United Airlines Exposes Our Twisted Idea of Dignity
The outrage surrounding United Airlines’ brutal treatment of a customer has made one thing crystal clear: The story isn’t really about airline travel, overbooking policies or even consumer rights. It’s about the nature of dignity itself, and it doesn’t reflect well on the society it has so preoccupied.
The algorithm that decided to bump Dr. David Dao from an overbooked flight was trained to find the “lowest value customer” to inconvenience -- a coach passenger, naturally, not a business traveler, but also a passenger who had paid less than others and wasn’t a rewards member. In addition, the algorithm considered the immediate cost to the airline of bumping someone, which meant avoiding families, or requiring an overnight stay, to save reimbursement fees.
This all makes sense. Companies build algorithms to protect their interests, which in this case are profits. It illustrates how, in the age of big data, the customer has gone from an unknowable chap who might expect standard good treatment to a sized-up marketing category that can easily become expendable. Farewell to quaint sayings such as “the customer is always right.” We have been separated by our potential to generate income, and we can expect no more than what we’re worth.
There are countless examples like this online. For example, the websites of various companies -- including Capital One Financial Corp. -- have used data from people’s computers to help determine their value as customers and decide what specific products or perks to offer them. Some companies even size you up when you call customer service numbers. If you’re high-value, you get connected to an agent quickly. If not, you can stay on hold indefinitely.
It’s the consumer reality, and it’s not pretty -- especially when people start to accept ideas like making online privacy available only to those willing and able to pay for it.
Now consider the response to the video of the man being removed from the plane. It was more than mere outrage. It was the collective umbrage of millions of middle-class consumers who pay their fees and expect the human dignity that comes with the ticket price. The problem is in that last part: We demand to be treated with dignity by dint of our money, rather than our humanity.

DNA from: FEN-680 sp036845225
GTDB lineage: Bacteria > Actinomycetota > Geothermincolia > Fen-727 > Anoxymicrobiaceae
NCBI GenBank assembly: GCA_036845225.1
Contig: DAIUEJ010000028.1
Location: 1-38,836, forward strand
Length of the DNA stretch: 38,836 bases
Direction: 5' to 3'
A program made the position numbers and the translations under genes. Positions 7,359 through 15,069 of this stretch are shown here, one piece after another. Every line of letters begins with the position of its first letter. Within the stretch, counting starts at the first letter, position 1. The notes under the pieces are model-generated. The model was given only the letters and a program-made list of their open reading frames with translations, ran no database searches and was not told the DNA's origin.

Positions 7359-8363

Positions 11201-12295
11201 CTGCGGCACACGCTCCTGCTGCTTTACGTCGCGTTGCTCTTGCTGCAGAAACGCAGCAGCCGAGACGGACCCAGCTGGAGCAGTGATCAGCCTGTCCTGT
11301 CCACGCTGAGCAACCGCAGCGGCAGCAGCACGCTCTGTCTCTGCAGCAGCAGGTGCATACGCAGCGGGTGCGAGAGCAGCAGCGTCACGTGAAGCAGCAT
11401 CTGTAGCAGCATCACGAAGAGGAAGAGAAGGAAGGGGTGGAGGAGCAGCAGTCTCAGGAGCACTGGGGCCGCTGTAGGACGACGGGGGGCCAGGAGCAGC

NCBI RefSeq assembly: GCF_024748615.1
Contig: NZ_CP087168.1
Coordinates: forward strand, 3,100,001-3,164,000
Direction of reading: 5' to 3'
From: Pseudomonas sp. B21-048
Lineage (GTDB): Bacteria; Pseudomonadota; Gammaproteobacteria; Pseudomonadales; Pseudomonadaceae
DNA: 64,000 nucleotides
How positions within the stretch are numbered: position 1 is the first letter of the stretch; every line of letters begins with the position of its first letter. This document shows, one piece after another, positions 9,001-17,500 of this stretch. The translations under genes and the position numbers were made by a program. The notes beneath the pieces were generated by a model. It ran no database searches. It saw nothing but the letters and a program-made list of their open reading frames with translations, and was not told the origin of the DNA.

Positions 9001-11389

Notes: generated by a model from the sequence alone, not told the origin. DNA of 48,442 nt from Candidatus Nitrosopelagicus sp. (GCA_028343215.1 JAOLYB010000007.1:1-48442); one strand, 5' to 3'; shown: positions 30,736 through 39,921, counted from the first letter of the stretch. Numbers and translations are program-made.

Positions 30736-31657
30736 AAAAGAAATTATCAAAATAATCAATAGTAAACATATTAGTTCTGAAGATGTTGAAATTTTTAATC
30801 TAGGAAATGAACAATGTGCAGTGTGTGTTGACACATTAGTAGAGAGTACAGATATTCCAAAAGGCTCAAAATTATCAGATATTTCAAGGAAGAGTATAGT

Imagine a different scenario: a public park bench, with a young black man sitting on it, defiantly refusing to leave at the request of security guards. A police officer is called, rudely tells him to go, then yanks him from the bench and drags him off the premises, bruising his head and bloodying his mouth in the process.
I’d wager this would not have sparked the same outrage on social media. It would have been seen as a young ruffian disobeying direct orders from authority figures. The consumer context matters: He hadn’t paid for that seat, and even if nobody explained why he had to leave, he had nothing more than a human right to be there.
We have fallen for this paradigm shift, in every conversation about Dr. Dao’s consumer rights, the exact definition of “boarding the plane” and whether he has grounds to sue. The underlying assumption is that we deserve dignity, but only if we've paid for it.
This is short-sighted. It won’t serve us well when we’ve all lost our jobs to the oncoming robot army. Until we demand good treatment of everyone -- not just middle class ticket holders -- we will be contributing to a system that commodifies our dignity.
This column does not necessarily reflect the opinion of the editorial board or Bloomberg LP and its owners.
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